The following plenary talks will be held at Mechatronics 2019 and Nolcos 2019.
Speaker: Aude BILLARD, Full Professor, School of Engineering, EPFL
The next generation of robots will soon get out of the secure and predictable environment of factories and will face the complexity and unpredictability of our daily environments. To avoid that robots fail lamely at the task they are programmed to do, robots will need to adapt on the go. I will present techniques from machine learning to allow robots to learn strategies to enable them to react rapidly and efficiently to changes in the environment. Learning the set of feasible solutions will be preferred over learning optimal controllers. I will review methods we have developed to allow instantaneous reactions to perturbation, leveraging on the multiplicity of feasible solutions. I will present applications of these methods for compliant control during human-robot collaborative tasks and for performing fast motion, such as catching flying objects.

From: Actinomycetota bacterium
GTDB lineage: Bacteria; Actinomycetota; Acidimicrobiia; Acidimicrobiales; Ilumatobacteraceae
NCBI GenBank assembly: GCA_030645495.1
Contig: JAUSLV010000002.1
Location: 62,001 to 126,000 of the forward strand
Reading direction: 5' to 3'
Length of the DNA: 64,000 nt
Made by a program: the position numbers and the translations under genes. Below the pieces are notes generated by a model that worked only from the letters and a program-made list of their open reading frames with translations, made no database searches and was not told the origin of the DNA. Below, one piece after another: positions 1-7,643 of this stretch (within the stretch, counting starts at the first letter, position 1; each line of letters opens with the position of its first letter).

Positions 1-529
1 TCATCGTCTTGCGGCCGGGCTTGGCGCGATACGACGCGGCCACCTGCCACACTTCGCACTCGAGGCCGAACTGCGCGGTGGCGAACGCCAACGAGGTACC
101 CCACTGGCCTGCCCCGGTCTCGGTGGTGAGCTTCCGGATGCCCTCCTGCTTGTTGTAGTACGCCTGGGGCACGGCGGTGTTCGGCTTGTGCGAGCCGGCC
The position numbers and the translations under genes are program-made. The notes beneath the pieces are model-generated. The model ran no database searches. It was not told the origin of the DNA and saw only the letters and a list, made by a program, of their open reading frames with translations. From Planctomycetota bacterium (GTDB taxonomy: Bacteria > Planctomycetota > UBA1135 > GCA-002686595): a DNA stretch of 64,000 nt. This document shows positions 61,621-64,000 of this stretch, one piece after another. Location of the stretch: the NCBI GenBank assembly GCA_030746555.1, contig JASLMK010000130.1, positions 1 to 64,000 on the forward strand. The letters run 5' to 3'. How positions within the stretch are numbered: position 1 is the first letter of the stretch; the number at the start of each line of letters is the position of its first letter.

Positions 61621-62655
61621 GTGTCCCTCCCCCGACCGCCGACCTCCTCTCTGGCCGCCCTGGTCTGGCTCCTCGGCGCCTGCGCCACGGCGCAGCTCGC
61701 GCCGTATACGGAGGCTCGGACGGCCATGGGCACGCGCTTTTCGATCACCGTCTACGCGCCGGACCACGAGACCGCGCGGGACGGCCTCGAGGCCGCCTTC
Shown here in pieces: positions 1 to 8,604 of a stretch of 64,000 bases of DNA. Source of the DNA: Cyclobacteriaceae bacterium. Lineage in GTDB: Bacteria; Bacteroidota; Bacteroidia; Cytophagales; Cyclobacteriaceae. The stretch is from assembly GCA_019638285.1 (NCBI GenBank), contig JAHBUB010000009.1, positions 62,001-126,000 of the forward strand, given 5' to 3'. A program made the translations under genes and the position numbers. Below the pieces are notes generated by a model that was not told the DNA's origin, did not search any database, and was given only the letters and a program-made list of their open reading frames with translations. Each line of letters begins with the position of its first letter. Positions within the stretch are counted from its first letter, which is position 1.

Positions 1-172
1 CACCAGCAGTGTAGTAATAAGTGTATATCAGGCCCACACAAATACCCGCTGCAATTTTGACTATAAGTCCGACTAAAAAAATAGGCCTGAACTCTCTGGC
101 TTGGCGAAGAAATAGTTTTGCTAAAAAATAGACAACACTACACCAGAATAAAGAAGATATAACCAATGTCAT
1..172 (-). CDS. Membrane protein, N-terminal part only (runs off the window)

Aude Billard is full professor and head of the LASA laboratory at the School of Engineering at the Swiss Institute of Technology Lausanne (EPFL). She was a faculty member at the University of Southern California, prior to joining EPFL in 2003. She holds a B.Sc and M.Sc. in Physics from EPFL (1995) and a Ph.D. in Artificial Intelligence (1998) from the University of Edinburgh. She was the recipient of the Intel Corporation Teaching award, the Swiss National Science Foundation career award in 2002, the Outstanding Young Person in Science and Innovation from the Swiss Chamber of Commerce and the IEEE-RAS Best Reviewer Award. Her research spans the fields of machine learning and robotics with a particular emphasis on learning from sparse data and performing fast and robust retrieval. Her work finds application to robotics, human-robot / human-computer interaction and computational neuroscience. This research received best paper awards from IEEE T-RO, RSS, ICRA, IROS, Humanoids and ROMAN and was featured in premier venues (BBC, IEEE Spectrum, Wired).
SEMI-PLENARY TALKS NOLCOS
Speaker: Luca ZACCARIAN, Directeur de Recherche at the LAAS-CNRS, Toulouse and associate professor at the University of Trento